‘Overlord’ Review: WWII Horror Never Holds Back on the Gore, Fulfilling Its Promise


It’s not unfamiliar to see WWII revisionism coming ever so frequently but there’s something about Overlord that also carries a distinctive charm that would also grant it a place above most other films of its sort. Director Julius Avery and screenwriters Mark L. Smith and Billy Ray have crafted what shows itself to be Hollywood escapism at some of its finest, especially in its celebration of the heroism that led to the downfall of the Nazi party. But Overlord already knows the sort of film that it’s trying to be, and doesn’t pretend it’s anything far beyond that. That having been said, I can’t help but feel as if there could have easily been so much more done with a concept like this especially given its own setting since it’s not terribly inventive with what it has, though there’s no denying that it has a lot of fun with what’s available to work around. Sometimes I think that’s all that would really be necessary in order to create an overall fun time at the movies, even providing that satisfaction of seeing Nazis getting exactly what they deserve from start to finish – but who wouldn’t want to see that?


Taking place right before D-Day, we focus on a group of American soldiers that have dropped into France with a mission of destroying a German radio tower. The group consists of the African-American Private Ed Boyce (Joyan Adepo), Corporal Ford (Wyatt Russell), Private Lyle Tibbet (John Magaro), and Private Morton Chase (Iain De Caestecker). After the group meets a French woman named Chloe (Mathilde Ollivier), they also discover a nearby Nazi hideout in which they also perform experiments on human victims. Everything starts fittingly enough with the soldiers parachuting their way down even without an idea of whether or not they would survive the landing, but the fears of what’s to come only take on a whole new form as they realize what the settled Nazi soldiers have planned as the film perfectly sets up its own roots as a B-movie, then going completely unhinged soon after.

Overlord isn’t telling a story that hasn’t already been done by many others in the past, but it seems to know that and it wants to go completely crazy with the idea it has in its own hands. Sometimes the buildup never really feels as warranted as it should be, and Julius Avery has a bad habit of showing that he’ll take everything so seriously – but at the film’s best it succeeds at being purely entertaining. There’s clear influence to be found from the films of Stuart Gordon (in particular Re-Animator), and the film is clearly having fun with the material that it has as thin as it may be, but even the actors themselves are so clearly having fun with their roles it makes the ride all the more entertaining. In today’s age, it’d also feel nice to see a diverse group of soldiers fighting against Nazis, and at the very least the film fulfills that exact promise.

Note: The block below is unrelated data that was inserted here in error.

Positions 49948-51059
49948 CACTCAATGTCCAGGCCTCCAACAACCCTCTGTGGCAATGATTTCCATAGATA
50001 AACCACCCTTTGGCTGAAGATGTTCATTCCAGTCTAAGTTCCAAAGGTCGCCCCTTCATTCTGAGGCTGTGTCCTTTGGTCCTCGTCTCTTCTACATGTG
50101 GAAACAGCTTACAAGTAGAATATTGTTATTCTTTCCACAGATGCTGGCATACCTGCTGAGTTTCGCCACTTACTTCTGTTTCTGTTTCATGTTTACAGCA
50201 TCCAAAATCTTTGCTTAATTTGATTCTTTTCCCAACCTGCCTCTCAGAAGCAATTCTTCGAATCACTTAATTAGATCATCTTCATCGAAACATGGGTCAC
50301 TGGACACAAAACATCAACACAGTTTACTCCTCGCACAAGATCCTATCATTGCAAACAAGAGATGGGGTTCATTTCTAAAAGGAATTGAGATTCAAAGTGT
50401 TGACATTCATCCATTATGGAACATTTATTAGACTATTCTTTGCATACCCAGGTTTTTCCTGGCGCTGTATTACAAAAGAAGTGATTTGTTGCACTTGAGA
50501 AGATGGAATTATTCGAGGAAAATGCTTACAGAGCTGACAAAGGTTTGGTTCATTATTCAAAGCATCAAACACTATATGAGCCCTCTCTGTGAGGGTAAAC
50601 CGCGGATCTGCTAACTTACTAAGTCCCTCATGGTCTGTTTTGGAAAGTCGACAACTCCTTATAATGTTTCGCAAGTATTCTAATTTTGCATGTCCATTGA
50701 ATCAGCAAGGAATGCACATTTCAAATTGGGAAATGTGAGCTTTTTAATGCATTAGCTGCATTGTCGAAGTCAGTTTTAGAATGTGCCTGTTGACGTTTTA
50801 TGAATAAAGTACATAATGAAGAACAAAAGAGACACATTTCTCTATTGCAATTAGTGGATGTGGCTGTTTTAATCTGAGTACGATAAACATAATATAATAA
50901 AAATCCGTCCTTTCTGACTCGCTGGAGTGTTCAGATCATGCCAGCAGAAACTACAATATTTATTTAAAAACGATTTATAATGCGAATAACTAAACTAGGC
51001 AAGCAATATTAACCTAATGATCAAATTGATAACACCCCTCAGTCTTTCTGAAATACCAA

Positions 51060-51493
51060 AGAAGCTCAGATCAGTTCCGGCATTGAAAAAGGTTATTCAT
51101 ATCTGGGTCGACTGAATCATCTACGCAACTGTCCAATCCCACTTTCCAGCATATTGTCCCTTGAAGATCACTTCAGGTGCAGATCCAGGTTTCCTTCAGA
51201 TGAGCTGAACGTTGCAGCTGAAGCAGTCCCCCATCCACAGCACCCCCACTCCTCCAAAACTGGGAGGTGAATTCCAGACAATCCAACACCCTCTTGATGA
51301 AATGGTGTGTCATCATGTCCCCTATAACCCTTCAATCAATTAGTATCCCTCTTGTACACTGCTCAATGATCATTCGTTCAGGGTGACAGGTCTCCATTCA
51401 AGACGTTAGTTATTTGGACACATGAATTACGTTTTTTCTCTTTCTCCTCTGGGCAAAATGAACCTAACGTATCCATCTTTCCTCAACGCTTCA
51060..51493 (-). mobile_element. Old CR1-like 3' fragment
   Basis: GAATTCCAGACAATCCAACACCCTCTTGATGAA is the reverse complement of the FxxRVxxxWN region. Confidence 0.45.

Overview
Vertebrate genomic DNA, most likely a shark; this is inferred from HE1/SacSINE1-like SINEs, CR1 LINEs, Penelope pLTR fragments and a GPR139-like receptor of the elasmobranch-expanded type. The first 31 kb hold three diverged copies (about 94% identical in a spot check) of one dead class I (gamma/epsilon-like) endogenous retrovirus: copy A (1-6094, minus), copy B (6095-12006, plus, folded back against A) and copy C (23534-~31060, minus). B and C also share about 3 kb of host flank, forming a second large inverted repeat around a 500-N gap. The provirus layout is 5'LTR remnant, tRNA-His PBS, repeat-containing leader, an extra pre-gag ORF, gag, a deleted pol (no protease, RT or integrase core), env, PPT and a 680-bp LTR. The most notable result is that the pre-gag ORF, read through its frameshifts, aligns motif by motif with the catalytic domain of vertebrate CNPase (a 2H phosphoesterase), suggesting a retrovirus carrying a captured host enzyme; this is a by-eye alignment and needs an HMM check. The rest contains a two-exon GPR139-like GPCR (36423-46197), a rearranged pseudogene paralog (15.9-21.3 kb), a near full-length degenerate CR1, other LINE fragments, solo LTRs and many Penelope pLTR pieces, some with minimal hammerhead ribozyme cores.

With all of this having been said, I do wish that it was going full-on out on the craziness the way it had done so in its final moments. Being a film all about the experiments that Nazis have committed upon humankind for their own personal gain, Overlord would easily have benefited from embracing its own roots in the horror genre a lot more – because it doesn’t seem to have all that much more to work with regarding its own setting during WWII. And on that ground, as addressed previously, it seems to have that problem with the fact that it takes that aspect of itself far more seriously than it should and it also created an awkward blend of the genres which doesn’t feel as effective as a means of transitioning between the two as it should. But once the action starts, the whole film just keeps going and never lets down, though you’re still wishing that the film had done so much more of this prior to the moment it all comes by.

Nevertheless, there’s a great deal of fun to be had here. There’s a great deal of fun to be had just on the count that the film does give exactly what it promises, the sight of Nazis getting gunned down by people representing the good in our society – because what’s more fun than seeing Nazis getting destroyed by people of colour, Jewish soldiers, and women on the screen on an IMAX screen? It was nice to see a film like this being able to let loose, especially once the action started, which was more than enough for me to forgive the film for its own inability to commit to one tone. When Overlord starts going crazy, you can only expect everything to get wilder from there, though it’ll also come at the cost of a sometimes drearily long wait.

Watch the trailer right here.

All images via Paramount Pictures.

Directed by Julius Avery
Screenplay by Billy Ray, Mark L. Smith
Produced by J. J. Abrams, Lindsey Weber
Starring Jovan Adepo, Wyatt Russell, Mathilde Ollivier, John Magaro, Gianny Taufer, Pilou Asbæk, Bokeem Woodbine
Release Date: November 9, 2018
Running Time: 110 minutes


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